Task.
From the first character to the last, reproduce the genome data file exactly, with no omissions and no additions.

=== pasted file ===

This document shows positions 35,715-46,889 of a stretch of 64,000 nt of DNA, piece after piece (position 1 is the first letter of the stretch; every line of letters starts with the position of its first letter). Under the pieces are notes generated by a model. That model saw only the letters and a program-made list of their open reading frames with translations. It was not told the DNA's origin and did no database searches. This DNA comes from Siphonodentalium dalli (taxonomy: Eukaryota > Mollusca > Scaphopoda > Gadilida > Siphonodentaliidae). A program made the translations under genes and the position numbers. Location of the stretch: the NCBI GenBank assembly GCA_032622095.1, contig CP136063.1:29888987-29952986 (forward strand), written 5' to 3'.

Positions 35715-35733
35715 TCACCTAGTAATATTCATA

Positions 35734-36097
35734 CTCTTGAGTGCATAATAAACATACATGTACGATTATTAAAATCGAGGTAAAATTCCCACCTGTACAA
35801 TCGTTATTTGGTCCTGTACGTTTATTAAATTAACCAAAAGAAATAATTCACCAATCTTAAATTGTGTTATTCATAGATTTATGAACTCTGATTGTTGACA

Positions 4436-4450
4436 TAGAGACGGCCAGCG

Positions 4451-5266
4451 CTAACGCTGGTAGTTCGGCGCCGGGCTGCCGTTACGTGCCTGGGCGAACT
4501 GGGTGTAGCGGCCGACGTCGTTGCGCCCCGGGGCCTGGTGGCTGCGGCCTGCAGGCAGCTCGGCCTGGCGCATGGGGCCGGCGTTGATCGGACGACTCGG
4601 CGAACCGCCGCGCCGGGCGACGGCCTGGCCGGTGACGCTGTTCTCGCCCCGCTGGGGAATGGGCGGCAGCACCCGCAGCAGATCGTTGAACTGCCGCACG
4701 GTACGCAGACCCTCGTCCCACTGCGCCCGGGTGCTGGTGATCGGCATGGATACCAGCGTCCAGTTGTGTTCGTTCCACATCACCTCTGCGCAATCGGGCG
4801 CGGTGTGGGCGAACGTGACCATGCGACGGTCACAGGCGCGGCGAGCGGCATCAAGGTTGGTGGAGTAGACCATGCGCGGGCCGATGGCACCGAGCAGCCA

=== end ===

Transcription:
This document shows positions 35,715-46,889 of a stretch of 64,000 nt of DNA, piece after piece (position 1 is the first letter of the stretch; every line of letters starts with the position of its first letter). Under the pieces are notes generated by a model. That model saw only the letters and a program-made list of their open reading frames with translations. It was not told the DNA's origin and did no database searches. This DNA comes from Siphonodentalium dalli (taxonomy: Eukaryota > Mollusca > Scaphopoda > Gadilida > Siphonodentaliidae). A program made the translations under genes and the position numbers. Location of the stretch: the NCBI GenBank assembly GCA_032622095.1, contig CP136063.1:29888987-29952986 (forward strand), written 5' to 3'.

Positions 35715-35733
35715 TCACCTAGTAATATTCATA

Positions 35734-36097
35734 CTCTTGAGTGCATAATAAACATACATGTACGATTATTAAAATCGAGGTAAAATTCCCACCTGTACAA
35801 TCGTTATTTGGTCCTGTACGTTTATTAAATTAACCAAAAGAAATAATTCACCAATCTTAAATTGTGTTATTCATAGATTTATGAACTCTGATTGTTGACA

Positions 4436-4450
4436 TAGAGACGGCCAGCG

Positions 4451-5266
4451 CTAACGCTGGTAGTTCGGCGCCGGGCTGCCGTTACGTGCCTGGGCGAACT
4501 GGGTGTAGCGGCCGACGTCGTTGCGCCCCGGGGCCTGGTGGCTGCGGCCTGCAGGCAGCTCGGCCTGGCGCATGGGGCCGGCGTTGATCGGACGACTCGG
4601 CGAACCGCCGCGCCGGGCGACGGCCTGGCCGGTGACGCTGTTCTCGCCCCGCTGGGGAATGGGCGGCAGCACCCGCAGCAGATCGTTGAACTGCCGCACG
4701 GTACGCAGACCCTCGTCCCACTGCGCCCGGGTGCTGGTGATCGGCATGGATACCAGCGTCCAGTTGTGTTCGTTCCACATCACCTCTGCGCAATCGGGCG
4801 CGGTGTGGGCGAACGTGACCATGCGACGGTCACAGGCGCGGCGAGCGGCATCAAGGTTGGTGGAGTAGACCATGCGCGGGCCGATGGCACCGAGCAGCCA